SOMEONE USED MY TOOTHBRUSH!

AND OTHER BATHROOM POEMS

This zany assortment of poetry is loosely organized around a bathroom theme. The eclectic subject matter of the 21 poems runs the gamut from downright silly to slightly icky. Selections such as “Troubles,” which celebrates the restorative powers of a bubble bath, and “Ahoy,” an ode to imaginative playtime in the tub, will appeal to younger readers. However, the wry humor of other selections, including “The Medicine Cabinet” and “Chore,” provides a plethora of “euww” moments for less squeamish older readers (“It smells all musty. / It’s kind of crusty, / Damp and dank, / And even rusty. / It’s a chore / We all abhor, / Cleaning the toilet, / Where it meets the floor”). Nonetheless, Shields’s creative wordplay and clever wit moderate the yuck factor and consistently provoke laughs. Meisel’s cheerfully irreverent illustrations provide a droll backdrop (quite literally, in the case of the toilet poem) to the playful rhymes. Whether teachers like it or not, this is sure to see a lot of use during poetry units. (Picture book/poetry. 5-8)

Pub Date: April 1, 2010

ISBN: 978-0-525-47937-6

Page Count: 40

Publisher: Dutton

Review Posted Online: Dec. 28, 2010

Kirkus Reviews Issue: March 15, 2010

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ALL THE COLORS OF THE EARTH

This heavily earnest celebration of multi-ethnicity combines full-bleed paintings of smiling children, viewed through a golden haze dancing, playing, planting seedlings, and the like, with a hyperbolic, disconnected text—``Dark as leopard spots, light as sand,/Children buzz with laughter that kisses our land...''— printed in wavy lines. Literal-minded readers may have trouble with the author's premise, that ``Children come in all the colors of the earth and sky and sea'' (green? blue?), and most of the children here, though of diverse and mixed racial ancestry, wear shorts and T-shirts and seem to be about the same age. Hamanaka has chosen a worthy theme, but she develops it without the humor or imagination that animates her Screen of Frogs (1993). (Picture book. 5-7)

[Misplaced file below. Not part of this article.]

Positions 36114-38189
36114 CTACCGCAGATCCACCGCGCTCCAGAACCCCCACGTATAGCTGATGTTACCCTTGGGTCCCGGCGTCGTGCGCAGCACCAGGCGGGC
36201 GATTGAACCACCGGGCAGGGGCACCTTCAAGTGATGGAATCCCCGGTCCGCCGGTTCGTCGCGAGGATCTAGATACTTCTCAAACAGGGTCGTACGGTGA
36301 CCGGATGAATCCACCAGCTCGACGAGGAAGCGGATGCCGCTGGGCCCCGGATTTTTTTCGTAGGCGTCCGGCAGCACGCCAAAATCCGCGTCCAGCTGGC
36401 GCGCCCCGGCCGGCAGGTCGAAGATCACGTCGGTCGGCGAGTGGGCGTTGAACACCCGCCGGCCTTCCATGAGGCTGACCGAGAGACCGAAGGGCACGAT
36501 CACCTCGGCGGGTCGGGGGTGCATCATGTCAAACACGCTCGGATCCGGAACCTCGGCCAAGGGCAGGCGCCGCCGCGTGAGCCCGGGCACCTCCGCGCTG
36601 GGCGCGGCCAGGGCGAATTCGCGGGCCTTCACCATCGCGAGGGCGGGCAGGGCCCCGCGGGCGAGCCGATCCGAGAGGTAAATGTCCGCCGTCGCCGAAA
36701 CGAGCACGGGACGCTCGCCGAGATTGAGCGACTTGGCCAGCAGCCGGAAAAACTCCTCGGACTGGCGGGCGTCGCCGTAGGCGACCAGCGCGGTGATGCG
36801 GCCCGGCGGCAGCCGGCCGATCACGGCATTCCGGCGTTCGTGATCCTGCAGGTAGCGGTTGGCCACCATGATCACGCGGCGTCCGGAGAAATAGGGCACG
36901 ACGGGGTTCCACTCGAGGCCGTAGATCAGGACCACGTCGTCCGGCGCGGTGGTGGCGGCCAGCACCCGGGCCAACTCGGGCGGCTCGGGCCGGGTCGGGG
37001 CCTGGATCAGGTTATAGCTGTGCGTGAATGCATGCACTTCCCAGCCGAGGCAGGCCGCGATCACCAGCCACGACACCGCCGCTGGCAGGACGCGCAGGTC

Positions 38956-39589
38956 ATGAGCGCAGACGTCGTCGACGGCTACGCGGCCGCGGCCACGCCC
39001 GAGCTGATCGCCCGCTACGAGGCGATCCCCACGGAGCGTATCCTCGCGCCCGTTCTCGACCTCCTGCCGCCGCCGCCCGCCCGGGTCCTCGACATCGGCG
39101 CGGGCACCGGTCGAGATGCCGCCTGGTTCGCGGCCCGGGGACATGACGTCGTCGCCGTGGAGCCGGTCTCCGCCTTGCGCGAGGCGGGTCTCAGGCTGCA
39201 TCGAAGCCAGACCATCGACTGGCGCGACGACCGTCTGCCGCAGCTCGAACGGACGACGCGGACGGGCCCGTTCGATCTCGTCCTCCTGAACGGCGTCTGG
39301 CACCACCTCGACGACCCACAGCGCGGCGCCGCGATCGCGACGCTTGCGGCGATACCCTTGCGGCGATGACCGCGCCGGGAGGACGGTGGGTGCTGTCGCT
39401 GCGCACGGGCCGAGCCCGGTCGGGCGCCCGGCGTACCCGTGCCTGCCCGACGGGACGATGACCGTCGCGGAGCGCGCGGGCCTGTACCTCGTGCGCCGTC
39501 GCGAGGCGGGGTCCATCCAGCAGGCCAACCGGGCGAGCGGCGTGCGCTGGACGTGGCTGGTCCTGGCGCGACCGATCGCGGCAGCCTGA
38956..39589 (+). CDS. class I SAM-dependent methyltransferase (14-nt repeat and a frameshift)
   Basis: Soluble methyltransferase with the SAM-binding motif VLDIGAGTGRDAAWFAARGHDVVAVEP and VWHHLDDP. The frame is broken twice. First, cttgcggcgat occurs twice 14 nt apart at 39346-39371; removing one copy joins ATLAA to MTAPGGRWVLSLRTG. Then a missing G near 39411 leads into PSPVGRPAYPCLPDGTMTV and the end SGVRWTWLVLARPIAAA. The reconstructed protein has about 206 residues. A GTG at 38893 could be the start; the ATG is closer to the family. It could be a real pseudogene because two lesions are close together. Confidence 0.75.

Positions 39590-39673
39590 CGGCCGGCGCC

Pub Date: Aug. 1, 1994

ISBN: 0-688-11131-9

Page Count: 32

Publisher: Morrow/HarperCollins

Review Posted Online: May 20, 2010

Kirkus Reviews Issue: July 15, 1994

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HONEY, I LOVE

Iffy art cramps this 25th-anniversary reissue of the joyful title poem from Greenfield’s first collection (1978), illustrated by the Dillons. As timeless as ever, the poem celebrates everything a child loves, from kissing Mama’s warm, soft arm to listening to a cousin from the South, “ ’cause every word he says / just kind of slides out of his mouth.” “I love a lot of things / a whole lot of things,” the narrator concludes, “And honey, / I love ME, too.” The African-American child in the pictures sports an updated hairstyle and a big, infectious grin—but even younger viewers will notice that the spray of cool water that supposedly “stings my stomach” isn’t aimed there, and that a comforter on the child’s bed changes patterns between pages. More problematic, though, is a dropped doll that suddenly acquires a horrified expression that makes it look disturbingly like a live baby, and the cutesy winged fairy that hovers over the sleeping child in the final scene. The poem deserves better. (Picture book/poetry. 6-8)

Pub Date: Jan. 1, 2003

ISBN: 0-06-009123-1

Page Count: 32

Publisher: Amistad/HarperCollins

Review Posted Online: May 20, 2010

Kirkus Reviews Issue: Nov. 15, 2002

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